Your diet choices can help prevent Alzheimer's
Leonardo da Vinci, Mohandas Gandhi, George Bernard Shaw and the Nobel Prize-winning mathematician Norbert Wiener all were vegetarians. Their genius was powered by plants! If you want to keep your brain sharp and avoid dementia, yours should be too. That's the conclusion of researchers who studied the MIND -- or Mediterranean-DASH Intervention for Neurodegenerative Delay -- diet.
The MIND diet calls for eating at least three servings of whole grains and at least one dark green leafy salad and one other vegetable daily, along with a glass of wine. Beans and legumes should be eaten at least every other day; poultry and berries, at least twice a week; fish once a week; and for snacks, go nuts (an ounce a day). The diet guidelines also say it's equally important to avoid butter, cheese, fried or fast food, and red meat. The diet allows less than a serving a week for them. We say NONE.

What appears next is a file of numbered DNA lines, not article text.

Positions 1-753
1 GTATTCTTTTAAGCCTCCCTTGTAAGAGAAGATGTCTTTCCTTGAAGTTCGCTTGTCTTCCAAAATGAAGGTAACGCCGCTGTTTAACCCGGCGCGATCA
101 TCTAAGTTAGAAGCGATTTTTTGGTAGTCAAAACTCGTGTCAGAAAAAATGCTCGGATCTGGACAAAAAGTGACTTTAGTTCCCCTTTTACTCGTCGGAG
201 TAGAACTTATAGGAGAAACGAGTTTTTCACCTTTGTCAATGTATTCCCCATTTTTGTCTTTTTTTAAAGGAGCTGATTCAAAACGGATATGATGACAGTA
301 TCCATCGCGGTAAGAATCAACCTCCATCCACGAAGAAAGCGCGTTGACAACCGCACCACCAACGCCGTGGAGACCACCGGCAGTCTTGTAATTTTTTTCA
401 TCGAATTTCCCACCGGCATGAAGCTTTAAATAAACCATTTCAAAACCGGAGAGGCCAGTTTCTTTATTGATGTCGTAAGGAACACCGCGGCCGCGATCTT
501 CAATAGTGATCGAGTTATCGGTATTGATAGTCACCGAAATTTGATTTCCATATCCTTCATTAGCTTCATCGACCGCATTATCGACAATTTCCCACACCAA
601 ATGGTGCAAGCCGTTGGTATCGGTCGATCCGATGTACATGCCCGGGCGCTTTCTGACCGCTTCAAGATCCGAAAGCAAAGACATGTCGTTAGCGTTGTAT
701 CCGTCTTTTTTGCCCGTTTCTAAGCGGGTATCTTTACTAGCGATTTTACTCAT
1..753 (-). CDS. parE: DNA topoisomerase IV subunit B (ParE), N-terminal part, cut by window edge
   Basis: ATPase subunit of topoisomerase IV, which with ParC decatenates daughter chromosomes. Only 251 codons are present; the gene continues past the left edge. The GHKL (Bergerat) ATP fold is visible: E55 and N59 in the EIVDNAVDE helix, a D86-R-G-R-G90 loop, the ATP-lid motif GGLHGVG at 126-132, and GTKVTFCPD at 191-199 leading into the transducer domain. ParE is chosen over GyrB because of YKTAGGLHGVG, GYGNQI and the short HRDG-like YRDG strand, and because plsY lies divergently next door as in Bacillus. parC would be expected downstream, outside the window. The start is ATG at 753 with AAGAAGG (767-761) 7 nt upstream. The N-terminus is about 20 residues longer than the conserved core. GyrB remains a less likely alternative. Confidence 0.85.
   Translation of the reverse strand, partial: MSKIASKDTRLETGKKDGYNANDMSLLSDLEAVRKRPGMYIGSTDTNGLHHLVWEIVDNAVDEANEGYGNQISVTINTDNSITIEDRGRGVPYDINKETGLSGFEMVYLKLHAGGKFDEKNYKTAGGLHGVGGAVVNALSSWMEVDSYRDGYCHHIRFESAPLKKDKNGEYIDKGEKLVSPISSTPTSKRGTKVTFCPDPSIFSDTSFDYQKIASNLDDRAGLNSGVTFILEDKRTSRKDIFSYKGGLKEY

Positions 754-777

The researchers tracked almost 1,000 people ages 58 to 98 for four and a half years. They found that reliably sticking to the MIND diet reduced participants' risk of developing Alzheimer's by 53%. It fell by 35% if they followed guidelines moderately well.
MIND reduces oxidative stress and inflammation, and the phytochemicals it contains may help prevent the buildup of beta-amyloid plaques, associated with Alzheimer's. So if you mind developing dementia, adopt the MIND diet. For detailed info, check out "Dr. Oz Explains the MIND Diet" at doctoroz.com and follow the same basic advice in our book "YOU on a Diet."
Mehmet Oz, M.D. is host of "The Dr. Oz Show," and Mike Roizen, M.D. is Chief Wellness Officer and Chair of Wellness Institute at Cleveland Clinic. To live your healthiest, tune into "The Dr. Oz Show" or visit www.sharecare.com.
(c)2020 Michael Roizen, M.D. and Mehmet Oz, M.D.
Distributed by King Features Syndicate, Inc.(c) 2020 Michael Roizen, M.D. and Mehmet Oz, M.D. Distributed by King Features Syndicate, Inc.